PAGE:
Integration or Bust!

I heard a news report today about a study published in JAMA Internal Medicine. They studied African Americans who moved from segregated neighborhoods (including Minneapolis) to more integrated neighborhoods, beginning in the mid 1980s.

African-Americans experience a significant drop in their blood pressure after they move out of highly segregated neighborhoods and into more integrated neighborhoods, researchers report Monday. A study involving more than 2,000 African-Americans found that those who moved from the most-segregated neighborhoods to less-segregated neighborhoods later experienced lower systolic blood pressure, a factor in heart attacks and strokes.”

The researchers didn’t figure out ‘how’ moving to less segregated neighborhoods could affect blood pressure, but speculated that it’s probably because of multiple factors including less stress from being exposed to less violence.

Here’s what we know. When you live in a neighborhood with less stress and exposure to less violence you are healthier. We also know that when you have access to clean air and healthy food you are healthier as well. And we know that we have disinvested in communities or color for decades so that their communities are less healthy than white communities. I suppose then there are two ways to connect folks to healthier communities, right? Move you to a different neighborhood or improve the one you live in now.

It could be easy to read this research and presume that we should pursue integration as the better strategy. Fine. That’s ok. I’m all for de-segregation. But my fear is we create a false choice, that says the only way I can improve your health outcomes is by moving you to an already healthy community versus helping to make the community you live in right now healthier.

Let’s break down quick the difference between the segregated and integrated communities studied in this research.

  1. Segregation is defined as communities with high percentages of people of color (e.g. all white communities are not considered segregated).
  2. The segregated neighborhoods the participants moved from have been disinvested in for decades due to institutional and structural racism and white supremacy.
  3. The integrated (whiter) neighborhoods that the participants moved into received persistent and durable investments over the same period.

Given these realities does it surprise you that people’s health improved upon movement?

No, it should not.

Does it mean we should pursue integration as a singular attempt to improve health outcomes for residents of segregated neighborhoods?

No, it should not.

Separate has never been equal in our country. I get that. And I am all for integration as an outcome of a fair and just society, I just don’t think it’s the only vehicle we should use to achieve a fair and just society. In fact, I might argue the opposite. That if we pursued a more fair and justice society, a natural outcome would be greater levels of racial and economic integration.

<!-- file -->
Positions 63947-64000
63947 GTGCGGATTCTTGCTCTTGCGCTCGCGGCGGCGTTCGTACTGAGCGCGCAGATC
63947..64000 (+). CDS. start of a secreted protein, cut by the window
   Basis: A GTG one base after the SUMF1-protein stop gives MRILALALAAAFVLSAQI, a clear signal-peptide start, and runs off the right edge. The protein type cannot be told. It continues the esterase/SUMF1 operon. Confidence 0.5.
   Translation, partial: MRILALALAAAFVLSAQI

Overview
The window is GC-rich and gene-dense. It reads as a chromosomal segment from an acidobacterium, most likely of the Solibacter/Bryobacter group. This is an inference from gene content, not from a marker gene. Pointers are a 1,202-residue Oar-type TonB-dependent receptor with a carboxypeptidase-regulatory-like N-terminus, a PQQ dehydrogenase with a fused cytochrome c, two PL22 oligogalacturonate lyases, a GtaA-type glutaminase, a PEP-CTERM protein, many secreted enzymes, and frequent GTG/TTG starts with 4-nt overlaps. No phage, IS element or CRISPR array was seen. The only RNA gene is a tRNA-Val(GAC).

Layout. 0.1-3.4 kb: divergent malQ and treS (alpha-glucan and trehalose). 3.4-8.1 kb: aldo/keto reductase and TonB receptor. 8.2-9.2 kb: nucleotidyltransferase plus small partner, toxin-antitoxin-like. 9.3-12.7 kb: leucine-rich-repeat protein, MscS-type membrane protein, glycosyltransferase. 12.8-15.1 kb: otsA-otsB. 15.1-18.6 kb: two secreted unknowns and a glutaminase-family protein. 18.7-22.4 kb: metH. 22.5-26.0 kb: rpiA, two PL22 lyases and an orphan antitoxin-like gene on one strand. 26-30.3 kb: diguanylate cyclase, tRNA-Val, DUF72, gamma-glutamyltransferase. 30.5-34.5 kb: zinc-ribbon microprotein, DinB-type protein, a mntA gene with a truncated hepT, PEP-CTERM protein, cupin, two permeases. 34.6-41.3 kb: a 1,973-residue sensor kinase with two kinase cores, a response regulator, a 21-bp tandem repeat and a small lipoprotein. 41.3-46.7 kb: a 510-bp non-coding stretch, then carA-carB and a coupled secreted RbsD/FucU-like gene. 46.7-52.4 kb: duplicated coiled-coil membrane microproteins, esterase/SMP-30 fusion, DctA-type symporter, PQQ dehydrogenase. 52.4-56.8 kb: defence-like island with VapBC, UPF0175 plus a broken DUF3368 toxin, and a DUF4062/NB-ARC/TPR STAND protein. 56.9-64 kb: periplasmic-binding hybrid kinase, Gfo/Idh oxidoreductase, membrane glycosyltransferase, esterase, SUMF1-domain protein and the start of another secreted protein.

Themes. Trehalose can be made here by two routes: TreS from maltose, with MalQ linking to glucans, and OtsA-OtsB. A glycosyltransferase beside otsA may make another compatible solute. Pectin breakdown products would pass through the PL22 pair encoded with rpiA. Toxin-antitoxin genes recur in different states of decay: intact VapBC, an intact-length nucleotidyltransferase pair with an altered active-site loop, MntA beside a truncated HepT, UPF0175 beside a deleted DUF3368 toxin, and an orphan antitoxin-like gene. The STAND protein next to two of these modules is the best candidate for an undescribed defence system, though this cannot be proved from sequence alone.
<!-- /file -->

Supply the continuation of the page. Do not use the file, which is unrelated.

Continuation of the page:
It’s a sort of chicken or egg conversation I guess. Which comes first? Fairness and justice or integration?

At the end of the day, research like this should make us committed to a both/and approach to strengthening communities. The problem is not segregation, the problem is the way in which we treat concentrations of people of color differently than the ways we treat concentrations of white people.  Just like there is no penalty for White people who choose to live in a segregated (mostly white) community, there should not be a penalty for African Americans living in a segregated (mostly black and brown) community.

We should increase mobility for folks who want to live in more integrated neighborhoods and at the same time we need to undo 100 years of disinvestment by investing in the places where people live now, improving the places they call home today.





May 15, 2017

Gentrifier v. Gentrification

Erin and I were in San Francisco yesterday. Well, technically we just walked through it for a bit on our way from Oakland to the airport.

San Francisco which is ground zero for gentrification. San Francisco with its highest square footage costs in the country. San Francisco with its astronomical rents.

You can see and feel in San Francisco’s gentrification what I suppose many in Minneapolis are afraid will happen to our own city.

But more than the demographic change that we know has occurred in San Francisco, you can also sense this high level of a consumer/consumption culture. Everywhere you looked there was something to consume. I don’t spend a lot of time in the parts of Minneapolis that already have lots of cool bars and restaurants and condos, so maybe we have some of that here. Or maybe my senses were just heightened on our walk and so I was overly sensitive. Who knows.

But here is what I will say.

If you learn about gentrification just by reading newspaper articles you might think that gentrification is the end result of thousands of people’s taste for mustaches, breweries and cool bars and restaurants.  But let’s be clear, those are the effects of gentrification, they are not the causes.

There is a difference between the gentrifier and gentrification.

The gentrifier is there to consume a city that has been produced for them.

To focus on the gentrifier is to narrowly focus on the individual, rather than the systemic.

We make the same mistake when talking about racism by only focusing on the interpersonal and not the institutional. This myopic view of gentrification (and race) fits well with our overall obsession with the ‘individual’. It’s easier to focus on the gentrifier, rather than the political, economic and social forces producing gentrification in the first place.

Empty buildings become occupied, new bike lanes are created, an art gallery opens, then a new coffee shop, a craft brewery and “all of a sudden” all these new people are showing up to consume what has been carefully curated for their tastes. Hidden from the public eye is all that proceeds the street level changes we see and experience. We never see or hear about conversations between real estate developers and planners or business leaders and elected officials. By the time you see the hipsters, the political and economic forces have already paved the way for this transformation.